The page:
Updated on April 20, 2018 by UpGuard
Essential to enterprise security, or a waste of time? Security professionals' opinions regarding penetration testing (pen testing) seem to fall squarely on either side of the spectrum, but—as with most IT practices—its efficacy depends on application and scope. And while pen testing alone is never enough to prevent data breaches from occurring, information gleaned from such efforts nonetheless play a critical role in bolstering a firm's continuous security mechanisms.
First, a clarification of terms—pen testing is not a concrete set of security practices or structured methodology. Rather, it's a broad term that encompasses a slew of activities for identifying weaknesses in an organization's digital defenses. This could entail the use of specialized tools such as Kali Linux or Backbox to discover exploitable vulnerabilities, carrying out social engineering attacks for testing a data center's physical security controls, or even employing so-called "white hat hackers" to simulate digital breaking and entering. Despite the myriad of activities and programs, the end goal of all pen testing efforts is the same: to improve an organization's security posture and cyber risk exposure.
*Chart adapted from cleverhouseconsulting.com.
By using malicious techniques commonly employed by cyber attackers, pen testers can evaluate the security posture of a web application, IT infrastructure, or even the composite defenses of an organization at large. And while firms engage in these initiatives to mitigate vulnerabilities, overarching business drivers for pen testing include reducing the cost of downtime/mean-time-to-repair (MTTR), preserving the brand's image, maintaining customer confidence, avoiding costly litigation, adherence to industry guidelines and regulatory compliance, and more.
All of the above seem to more than justify pen testing efforts, but in actuality even the most thoroughly tested applications and infrastructures will fall victim to data breaches. This is the disheartening truth of the matter—cyber attackers will always be one step ahead of security. Furthermore, the best pen testers in the world can only work with the knowledge and tools at their disposal; in cases of 0-day vulnerabilities, security professionals are in perpetual catch-up mode when it comes to exploits.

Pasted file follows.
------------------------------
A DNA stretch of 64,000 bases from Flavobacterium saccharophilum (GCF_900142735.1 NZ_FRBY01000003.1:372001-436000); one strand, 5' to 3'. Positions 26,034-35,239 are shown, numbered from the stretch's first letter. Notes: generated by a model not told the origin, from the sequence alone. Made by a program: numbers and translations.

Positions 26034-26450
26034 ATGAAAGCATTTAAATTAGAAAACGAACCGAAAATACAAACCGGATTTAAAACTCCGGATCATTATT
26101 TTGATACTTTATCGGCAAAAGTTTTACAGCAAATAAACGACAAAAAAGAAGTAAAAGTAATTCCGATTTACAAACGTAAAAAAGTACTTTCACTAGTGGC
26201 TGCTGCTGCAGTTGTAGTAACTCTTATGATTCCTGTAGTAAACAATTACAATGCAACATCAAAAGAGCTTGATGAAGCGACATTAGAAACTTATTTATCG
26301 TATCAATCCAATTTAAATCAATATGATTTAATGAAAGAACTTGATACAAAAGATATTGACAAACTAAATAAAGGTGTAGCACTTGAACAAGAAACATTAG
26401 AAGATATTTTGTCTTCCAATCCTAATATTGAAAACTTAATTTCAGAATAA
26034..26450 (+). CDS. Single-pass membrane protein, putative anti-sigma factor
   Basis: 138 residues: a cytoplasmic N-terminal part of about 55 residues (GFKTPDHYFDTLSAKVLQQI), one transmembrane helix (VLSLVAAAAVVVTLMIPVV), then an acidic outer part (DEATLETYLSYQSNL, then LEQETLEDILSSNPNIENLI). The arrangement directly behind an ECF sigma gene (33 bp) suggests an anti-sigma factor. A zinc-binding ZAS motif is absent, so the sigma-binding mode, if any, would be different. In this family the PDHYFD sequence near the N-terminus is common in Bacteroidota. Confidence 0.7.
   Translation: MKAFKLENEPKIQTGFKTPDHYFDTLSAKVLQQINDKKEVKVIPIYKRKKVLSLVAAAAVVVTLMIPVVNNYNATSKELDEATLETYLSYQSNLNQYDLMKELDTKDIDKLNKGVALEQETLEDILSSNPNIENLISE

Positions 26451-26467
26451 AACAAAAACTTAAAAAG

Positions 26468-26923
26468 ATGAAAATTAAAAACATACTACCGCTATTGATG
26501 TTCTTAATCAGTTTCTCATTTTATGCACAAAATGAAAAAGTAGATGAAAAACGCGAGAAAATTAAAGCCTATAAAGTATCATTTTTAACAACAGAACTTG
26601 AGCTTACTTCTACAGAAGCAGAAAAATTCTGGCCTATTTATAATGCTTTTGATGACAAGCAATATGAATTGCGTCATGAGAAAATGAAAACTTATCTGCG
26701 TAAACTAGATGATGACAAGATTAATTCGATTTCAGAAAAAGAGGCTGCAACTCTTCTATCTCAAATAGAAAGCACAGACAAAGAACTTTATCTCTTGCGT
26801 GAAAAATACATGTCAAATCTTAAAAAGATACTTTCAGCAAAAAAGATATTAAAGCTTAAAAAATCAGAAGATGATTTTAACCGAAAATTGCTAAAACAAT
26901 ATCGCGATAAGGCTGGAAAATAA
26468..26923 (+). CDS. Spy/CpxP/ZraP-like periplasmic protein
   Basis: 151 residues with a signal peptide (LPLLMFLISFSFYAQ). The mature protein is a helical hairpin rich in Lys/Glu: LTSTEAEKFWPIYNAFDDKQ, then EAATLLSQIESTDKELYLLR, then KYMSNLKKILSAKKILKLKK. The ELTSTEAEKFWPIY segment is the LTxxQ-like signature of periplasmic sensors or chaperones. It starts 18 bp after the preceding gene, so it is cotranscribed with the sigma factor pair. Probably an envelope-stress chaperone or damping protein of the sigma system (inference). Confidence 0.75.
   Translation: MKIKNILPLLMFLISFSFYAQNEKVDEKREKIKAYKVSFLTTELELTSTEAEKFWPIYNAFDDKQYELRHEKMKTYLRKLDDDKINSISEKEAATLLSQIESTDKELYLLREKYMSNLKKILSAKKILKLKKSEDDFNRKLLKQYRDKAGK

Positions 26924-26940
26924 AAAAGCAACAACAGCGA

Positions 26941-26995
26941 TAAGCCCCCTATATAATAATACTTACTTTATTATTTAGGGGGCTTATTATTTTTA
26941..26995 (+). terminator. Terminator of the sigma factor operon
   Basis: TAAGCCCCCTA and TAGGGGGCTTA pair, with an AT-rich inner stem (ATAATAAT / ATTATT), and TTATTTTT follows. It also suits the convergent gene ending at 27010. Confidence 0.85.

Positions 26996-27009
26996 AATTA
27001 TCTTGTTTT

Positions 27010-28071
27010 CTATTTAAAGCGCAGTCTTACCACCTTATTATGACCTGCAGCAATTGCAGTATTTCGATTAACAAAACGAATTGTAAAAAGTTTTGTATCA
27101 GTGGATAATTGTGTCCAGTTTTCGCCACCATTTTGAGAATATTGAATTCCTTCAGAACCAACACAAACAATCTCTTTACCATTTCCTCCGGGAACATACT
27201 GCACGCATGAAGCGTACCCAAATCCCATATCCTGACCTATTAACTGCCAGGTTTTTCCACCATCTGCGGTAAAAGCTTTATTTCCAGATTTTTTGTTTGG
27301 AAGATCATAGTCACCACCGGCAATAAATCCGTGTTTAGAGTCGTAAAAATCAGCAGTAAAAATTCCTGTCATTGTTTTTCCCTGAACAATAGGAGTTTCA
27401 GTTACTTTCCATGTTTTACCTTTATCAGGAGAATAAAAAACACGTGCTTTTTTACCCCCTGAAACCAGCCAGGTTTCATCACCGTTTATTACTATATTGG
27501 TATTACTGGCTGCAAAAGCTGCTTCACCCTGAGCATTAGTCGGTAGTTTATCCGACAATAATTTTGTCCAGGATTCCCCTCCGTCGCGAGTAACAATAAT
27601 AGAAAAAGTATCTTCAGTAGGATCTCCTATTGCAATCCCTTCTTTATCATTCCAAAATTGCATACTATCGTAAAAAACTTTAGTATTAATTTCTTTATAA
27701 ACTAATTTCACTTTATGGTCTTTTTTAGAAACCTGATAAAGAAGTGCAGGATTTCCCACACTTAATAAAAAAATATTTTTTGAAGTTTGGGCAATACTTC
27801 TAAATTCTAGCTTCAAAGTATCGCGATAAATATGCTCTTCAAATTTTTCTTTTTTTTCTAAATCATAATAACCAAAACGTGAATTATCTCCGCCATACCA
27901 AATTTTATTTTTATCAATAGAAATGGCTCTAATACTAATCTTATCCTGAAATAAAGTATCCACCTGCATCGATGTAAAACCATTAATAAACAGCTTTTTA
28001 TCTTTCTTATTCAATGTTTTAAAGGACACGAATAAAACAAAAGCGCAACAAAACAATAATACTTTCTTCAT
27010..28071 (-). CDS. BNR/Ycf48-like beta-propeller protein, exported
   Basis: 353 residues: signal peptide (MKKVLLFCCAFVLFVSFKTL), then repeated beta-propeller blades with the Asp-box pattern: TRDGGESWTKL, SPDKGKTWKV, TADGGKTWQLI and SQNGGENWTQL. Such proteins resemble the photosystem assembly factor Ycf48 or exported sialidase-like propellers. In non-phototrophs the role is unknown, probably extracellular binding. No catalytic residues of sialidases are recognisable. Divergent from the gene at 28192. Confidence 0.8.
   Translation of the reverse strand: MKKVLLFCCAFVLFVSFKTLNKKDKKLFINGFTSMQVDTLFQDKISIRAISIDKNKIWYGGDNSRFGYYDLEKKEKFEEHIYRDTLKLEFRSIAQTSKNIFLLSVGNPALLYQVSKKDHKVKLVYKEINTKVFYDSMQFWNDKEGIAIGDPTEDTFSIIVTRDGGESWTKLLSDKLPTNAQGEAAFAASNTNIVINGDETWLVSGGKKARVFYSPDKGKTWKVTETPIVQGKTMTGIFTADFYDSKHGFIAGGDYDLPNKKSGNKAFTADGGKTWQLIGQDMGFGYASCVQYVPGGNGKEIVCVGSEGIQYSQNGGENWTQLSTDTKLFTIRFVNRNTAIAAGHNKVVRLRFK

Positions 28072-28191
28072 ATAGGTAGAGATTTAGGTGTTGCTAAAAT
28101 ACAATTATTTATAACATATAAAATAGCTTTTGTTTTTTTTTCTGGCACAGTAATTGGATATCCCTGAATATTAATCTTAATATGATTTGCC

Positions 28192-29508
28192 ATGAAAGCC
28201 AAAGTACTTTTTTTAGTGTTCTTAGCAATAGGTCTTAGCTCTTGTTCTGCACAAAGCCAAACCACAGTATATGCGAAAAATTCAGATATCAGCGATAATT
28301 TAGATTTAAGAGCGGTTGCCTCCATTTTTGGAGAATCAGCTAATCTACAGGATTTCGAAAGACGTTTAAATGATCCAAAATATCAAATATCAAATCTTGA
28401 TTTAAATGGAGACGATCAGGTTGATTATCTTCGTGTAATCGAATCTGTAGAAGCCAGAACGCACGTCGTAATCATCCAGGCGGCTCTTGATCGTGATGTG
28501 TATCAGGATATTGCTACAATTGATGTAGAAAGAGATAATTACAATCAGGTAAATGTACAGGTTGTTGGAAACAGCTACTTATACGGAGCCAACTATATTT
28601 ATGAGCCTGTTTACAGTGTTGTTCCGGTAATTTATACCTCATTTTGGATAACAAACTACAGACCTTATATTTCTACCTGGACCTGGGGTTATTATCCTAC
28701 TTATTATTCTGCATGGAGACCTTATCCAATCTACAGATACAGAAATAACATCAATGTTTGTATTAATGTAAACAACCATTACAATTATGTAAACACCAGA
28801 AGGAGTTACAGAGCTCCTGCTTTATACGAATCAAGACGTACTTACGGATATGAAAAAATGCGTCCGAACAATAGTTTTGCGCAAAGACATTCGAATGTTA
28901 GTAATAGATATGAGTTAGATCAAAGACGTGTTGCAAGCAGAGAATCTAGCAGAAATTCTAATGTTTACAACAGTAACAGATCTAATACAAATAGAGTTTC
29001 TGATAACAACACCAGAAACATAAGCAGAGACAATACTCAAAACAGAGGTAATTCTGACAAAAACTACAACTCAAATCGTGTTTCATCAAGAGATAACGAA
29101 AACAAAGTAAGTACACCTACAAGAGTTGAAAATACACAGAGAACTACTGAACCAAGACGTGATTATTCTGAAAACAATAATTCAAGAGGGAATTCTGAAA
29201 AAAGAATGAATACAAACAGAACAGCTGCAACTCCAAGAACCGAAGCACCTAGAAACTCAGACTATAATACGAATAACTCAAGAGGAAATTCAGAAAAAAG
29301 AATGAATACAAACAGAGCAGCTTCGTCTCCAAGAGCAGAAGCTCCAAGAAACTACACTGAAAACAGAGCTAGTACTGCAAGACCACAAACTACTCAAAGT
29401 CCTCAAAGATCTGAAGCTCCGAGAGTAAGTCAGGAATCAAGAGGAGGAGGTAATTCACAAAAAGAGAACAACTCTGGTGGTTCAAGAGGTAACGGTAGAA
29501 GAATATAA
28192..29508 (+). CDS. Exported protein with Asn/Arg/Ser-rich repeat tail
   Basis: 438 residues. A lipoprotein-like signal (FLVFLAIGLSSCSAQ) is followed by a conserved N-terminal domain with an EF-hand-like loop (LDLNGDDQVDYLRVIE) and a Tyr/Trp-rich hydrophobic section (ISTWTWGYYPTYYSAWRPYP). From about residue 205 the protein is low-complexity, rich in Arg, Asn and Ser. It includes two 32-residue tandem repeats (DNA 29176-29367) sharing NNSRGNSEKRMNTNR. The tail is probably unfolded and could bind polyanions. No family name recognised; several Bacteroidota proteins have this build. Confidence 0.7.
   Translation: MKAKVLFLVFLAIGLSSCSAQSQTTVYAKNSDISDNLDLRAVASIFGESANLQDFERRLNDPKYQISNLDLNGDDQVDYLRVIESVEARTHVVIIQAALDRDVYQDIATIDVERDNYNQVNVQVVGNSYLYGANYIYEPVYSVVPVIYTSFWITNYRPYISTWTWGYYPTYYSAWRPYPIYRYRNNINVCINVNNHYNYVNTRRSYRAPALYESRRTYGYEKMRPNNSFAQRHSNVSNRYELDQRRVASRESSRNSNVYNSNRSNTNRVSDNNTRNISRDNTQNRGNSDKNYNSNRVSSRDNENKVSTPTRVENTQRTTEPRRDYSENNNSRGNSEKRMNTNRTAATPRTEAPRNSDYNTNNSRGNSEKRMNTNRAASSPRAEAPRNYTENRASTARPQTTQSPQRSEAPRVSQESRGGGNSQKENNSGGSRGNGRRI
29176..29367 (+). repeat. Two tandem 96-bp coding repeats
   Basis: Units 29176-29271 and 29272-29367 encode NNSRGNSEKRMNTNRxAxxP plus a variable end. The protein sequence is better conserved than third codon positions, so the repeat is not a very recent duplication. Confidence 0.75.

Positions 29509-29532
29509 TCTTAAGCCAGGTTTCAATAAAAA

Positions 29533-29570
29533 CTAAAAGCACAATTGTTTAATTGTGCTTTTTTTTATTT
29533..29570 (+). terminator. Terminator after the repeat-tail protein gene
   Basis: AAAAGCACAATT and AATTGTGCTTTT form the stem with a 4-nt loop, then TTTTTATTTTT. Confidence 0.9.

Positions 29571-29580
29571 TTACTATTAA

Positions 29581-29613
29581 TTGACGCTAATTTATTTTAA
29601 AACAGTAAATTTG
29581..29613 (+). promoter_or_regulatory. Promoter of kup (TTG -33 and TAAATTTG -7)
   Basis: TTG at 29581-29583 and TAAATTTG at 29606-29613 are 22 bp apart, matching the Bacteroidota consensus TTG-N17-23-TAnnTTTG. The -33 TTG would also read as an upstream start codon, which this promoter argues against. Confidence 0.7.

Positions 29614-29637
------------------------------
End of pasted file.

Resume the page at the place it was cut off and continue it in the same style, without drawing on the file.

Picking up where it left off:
Pen testing critics therefore assert that such activities/programs are waste of time because, at the end of the day, they only confirm one of two things: that an organization's defenses are susceptible to being compromised, or that the pen testers employed aren't skilled enough to carry out a successful attack. Organizations are therefore better off spending their time and resources on more worthy security expenditures (e.g., upgrading to next-generation firewalls, acquiring bleeding edge tools, hiring more IT security professionals).
While it's true that pen testing alone won't prevent data breaches, such efforts are nonetheless critical to an organization's enterprise resilience—that is, its ability to take measured risks in the face of inevitable security compromises. Pen testing, or any security practices for that matter, are ineffective if carried out in a vacuum. The current cyber threat landscape is composed of emerging and evolving threats, as well as opportunistic exploits of simple misconfigurations and faulty deployments. Pen testing is critical for surfacing vulnerabilities and security gaps that could lead to data breaches, but how does a firm quantify its ability to detect and mitigate attacks?
*Image adapted from cnsgroup.co.uk.
To have any lasting effect on the business, it must be integrated into a continuous security framework that includes automatic vulnerability monitoring, patch management, ongoing risk assessment and management, as well as traditional defenses such as perimeter security, intrusion detection, security configuration management, and—last but not least—manual pen testing. UpGuard's resilience platform dovetails into this framework with its OVAL-based vulnerability testing, policy-driven configuration monitoring, and CSTAR scoring for measuring/quantifying enterprise cyber risk. Give it a try today—the first ten nodes are free forever.
Misconfigurations are an internal problem that emanate from within the IT infrastructure of any enterprise; no hacker is necessary for massive damage to occur to digital systems and stored data. And the problem is pervasive, with Gartner estimating anywhere from 70% to 99% of data breaches result not from external, concerted attacks, but from internal misconfiguration of the affected IT systems.